Tag:Ken Berger
Posted on: February 18, 2011 12:05 pm

Ray Allen's never been worried about the HOF

Ray Allen talks to Ken Berger about Kobe, the Hall, and his son's fight with diabetes. 
Posted by Matt Moore

In this week's "In the Moment" interview with Ken Berger, Ray Allen talks about the Hall of Fame and how people have been telling him for years he needs to be concerned with his inclusion, while Allen has just kept on doing what he does: playing ball at a high level consistently. 

Allen, on if he's ever thought about the Hall:
"I think it's one of those moments again that come upon you and once you're in it, you're overwhelmed by it. Maybe five years ago I had a whisper or two of 'You've got to do whatever you can to start solidifying your name for the Hall of Fame.' And what's going to get me in the Hall of Fame, not that I cared about it at the time, but what was going to get me there, was me doing my job, and by being consistent. Doing just what I've been doing every night, and hopefully winning a championship. And that happened the next year. So I never worried about it."

Allen also reflected on what it was that started the whole feud with Kobe Bryant:

"We were playing a preseason exhibition game, and we beat them, and I got sick after the game, so I didn't speak to the media. I played the next night in Portland. That night we were talking about the Lakers without Shaq, because they'd just traded him. I said I didn't think they would be good without Shaq. It was comical because we were just laughing about it, I said Kobe will probably want to be traded in two years from now because he doesn't have a big guy he rely on, and having a big in this league is hard to come by. He didn't like that too well. And for the next two years, every time we played each other, we always went at each other. I'd come down hit a three, he'd come right back at me and hit a three, I'd come back down and hit a three. It was just basketball."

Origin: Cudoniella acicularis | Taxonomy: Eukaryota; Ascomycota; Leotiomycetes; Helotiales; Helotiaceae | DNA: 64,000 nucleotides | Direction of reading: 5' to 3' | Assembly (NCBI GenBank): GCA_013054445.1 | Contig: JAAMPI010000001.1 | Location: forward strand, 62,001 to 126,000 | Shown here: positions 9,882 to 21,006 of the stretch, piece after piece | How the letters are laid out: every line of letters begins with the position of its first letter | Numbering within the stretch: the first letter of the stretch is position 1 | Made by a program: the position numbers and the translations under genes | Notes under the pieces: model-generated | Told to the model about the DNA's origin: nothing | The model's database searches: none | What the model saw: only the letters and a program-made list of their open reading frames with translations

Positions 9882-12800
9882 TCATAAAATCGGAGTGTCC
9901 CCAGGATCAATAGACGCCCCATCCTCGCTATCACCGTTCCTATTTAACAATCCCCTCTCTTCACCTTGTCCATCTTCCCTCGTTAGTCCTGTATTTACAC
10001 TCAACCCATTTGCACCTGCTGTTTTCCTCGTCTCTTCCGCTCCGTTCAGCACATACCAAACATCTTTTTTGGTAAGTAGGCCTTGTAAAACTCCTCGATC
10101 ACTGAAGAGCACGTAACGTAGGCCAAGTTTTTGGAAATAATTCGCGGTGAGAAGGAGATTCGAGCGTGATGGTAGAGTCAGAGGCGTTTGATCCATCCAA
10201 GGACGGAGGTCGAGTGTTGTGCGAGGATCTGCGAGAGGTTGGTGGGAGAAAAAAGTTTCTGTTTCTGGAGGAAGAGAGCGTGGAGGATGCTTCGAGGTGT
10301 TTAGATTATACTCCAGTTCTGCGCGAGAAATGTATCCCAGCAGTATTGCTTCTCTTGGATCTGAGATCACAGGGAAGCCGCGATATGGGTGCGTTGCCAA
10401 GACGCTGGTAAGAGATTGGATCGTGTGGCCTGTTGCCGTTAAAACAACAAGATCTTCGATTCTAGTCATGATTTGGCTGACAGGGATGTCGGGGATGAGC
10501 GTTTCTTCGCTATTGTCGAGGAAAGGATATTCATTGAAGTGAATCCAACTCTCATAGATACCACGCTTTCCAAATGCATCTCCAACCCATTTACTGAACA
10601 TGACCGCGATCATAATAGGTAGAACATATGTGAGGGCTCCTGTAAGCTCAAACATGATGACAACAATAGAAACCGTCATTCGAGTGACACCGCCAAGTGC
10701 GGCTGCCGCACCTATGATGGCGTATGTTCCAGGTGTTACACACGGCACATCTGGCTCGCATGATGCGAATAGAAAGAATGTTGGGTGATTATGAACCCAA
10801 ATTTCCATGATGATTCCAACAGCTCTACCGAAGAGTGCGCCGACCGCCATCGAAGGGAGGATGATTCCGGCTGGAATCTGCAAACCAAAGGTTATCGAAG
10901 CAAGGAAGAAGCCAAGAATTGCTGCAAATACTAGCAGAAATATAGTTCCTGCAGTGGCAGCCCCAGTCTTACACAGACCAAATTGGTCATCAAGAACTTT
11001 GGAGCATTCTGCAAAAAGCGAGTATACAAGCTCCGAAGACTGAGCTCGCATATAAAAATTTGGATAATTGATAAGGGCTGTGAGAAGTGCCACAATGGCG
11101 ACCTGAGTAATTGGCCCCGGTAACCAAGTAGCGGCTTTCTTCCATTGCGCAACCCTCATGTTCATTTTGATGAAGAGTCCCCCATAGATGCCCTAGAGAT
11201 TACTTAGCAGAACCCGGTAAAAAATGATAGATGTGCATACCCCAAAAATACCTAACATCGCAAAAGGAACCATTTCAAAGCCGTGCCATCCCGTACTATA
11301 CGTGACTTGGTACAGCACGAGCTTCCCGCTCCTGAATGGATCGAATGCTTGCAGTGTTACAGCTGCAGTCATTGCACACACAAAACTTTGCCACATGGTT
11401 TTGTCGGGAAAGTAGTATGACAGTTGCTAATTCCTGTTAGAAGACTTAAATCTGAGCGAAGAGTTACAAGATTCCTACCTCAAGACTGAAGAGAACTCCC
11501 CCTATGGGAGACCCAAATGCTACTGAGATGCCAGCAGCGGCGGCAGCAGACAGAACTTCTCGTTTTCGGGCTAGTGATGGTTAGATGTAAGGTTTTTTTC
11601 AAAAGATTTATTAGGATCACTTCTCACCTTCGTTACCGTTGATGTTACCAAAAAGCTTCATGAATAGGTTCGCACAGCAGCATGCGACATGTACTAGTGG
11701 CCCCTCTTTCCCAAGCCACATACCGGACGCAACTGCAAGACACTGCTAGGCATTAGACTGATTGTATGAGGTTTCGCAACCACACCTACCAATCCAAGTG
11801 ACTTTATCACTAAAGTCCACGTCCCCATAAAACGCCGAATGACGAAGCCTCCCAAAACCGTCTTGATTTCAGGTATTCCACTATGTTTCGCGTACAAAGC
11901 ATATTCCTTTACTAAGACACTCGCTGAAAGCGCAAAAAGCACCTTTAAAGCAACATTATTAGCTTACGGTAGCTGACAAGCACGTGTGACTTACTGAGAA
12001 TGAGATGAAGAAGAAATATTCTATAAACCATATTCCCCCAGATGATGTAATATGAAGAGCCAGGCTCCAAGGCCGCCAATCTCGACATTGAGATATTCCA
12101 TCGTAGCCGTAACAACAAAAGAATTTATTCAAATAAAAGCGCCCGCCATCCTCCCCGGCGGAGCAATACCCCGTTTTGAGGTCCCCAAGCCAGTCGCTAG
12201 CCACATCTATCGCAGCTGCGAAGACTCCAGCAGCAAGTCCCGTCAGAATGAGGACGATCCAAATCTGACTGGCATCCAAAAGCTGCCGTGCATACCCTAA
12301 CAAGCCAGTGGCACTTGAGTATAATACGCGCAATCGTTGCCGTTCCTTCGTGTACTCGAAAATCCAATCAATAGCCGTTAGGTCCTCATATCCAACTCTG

But the most important thing Allen talks about his young son's battle with diabetes. 
"We have to show everyone in the world how diabolical this disease is. And two, how we're going to keep other kids from dying from misdiagnosis, becaue diabetes shows itself as the common flu. And if you don't know it, you'll go to the hospital and even doctors will tell you 'Oh, your child just has the flu.' And there have been a lot of people who have died because they've been misdiagnosed as having the flu. We want every parent to know to get your kid's blood drawn. If you feel they have a common flu symptoms, even in the winter time? Get your blood drawn, check the blood sugar levels checked."

Allen isn't just a surefire Hall of Fame candidat (we hope, but then we thought the same about Reggie), he's one of the true class acts in the NBA. Enjoy him, this All-Star Weekend. 
Posted on: December 22, 2010 7:05 pm
Edited on: December 22, 2010 7:06 pm

NBA Drive: Orlando's moves and on renting Melo

Posted by Royce Young

On this week's edition of NBA Drive, CBSSports.com's Ken Berger talks about Orlando's big moves, has some news on Carmelo Anthony (of course) and even rants a bit.

On the Magic's move, Berger says that it will take some time for Orlando to integrate in the new pieces, but mentions how this is really a victory for Washington in moving on from Gilbert Arenas' contract.

As for what's happening with Anthony, the Nuggets have placed negotiations on hold for the time being with Carmelo dealing with a death in the family. But Berger also talks in depth about how Dallas has entered in to the Melo talks and is potentially looking to "rent" Anthony.

That means the team wouldn't have to give up as much and would only happen if the Nuggets can't find a suitable deal with the Nets. It's not a likely scenario, but as Berger notes, Mark Cuban isn't afraid of taking risks so he might not be opposed to renting Carmelo for a championship run.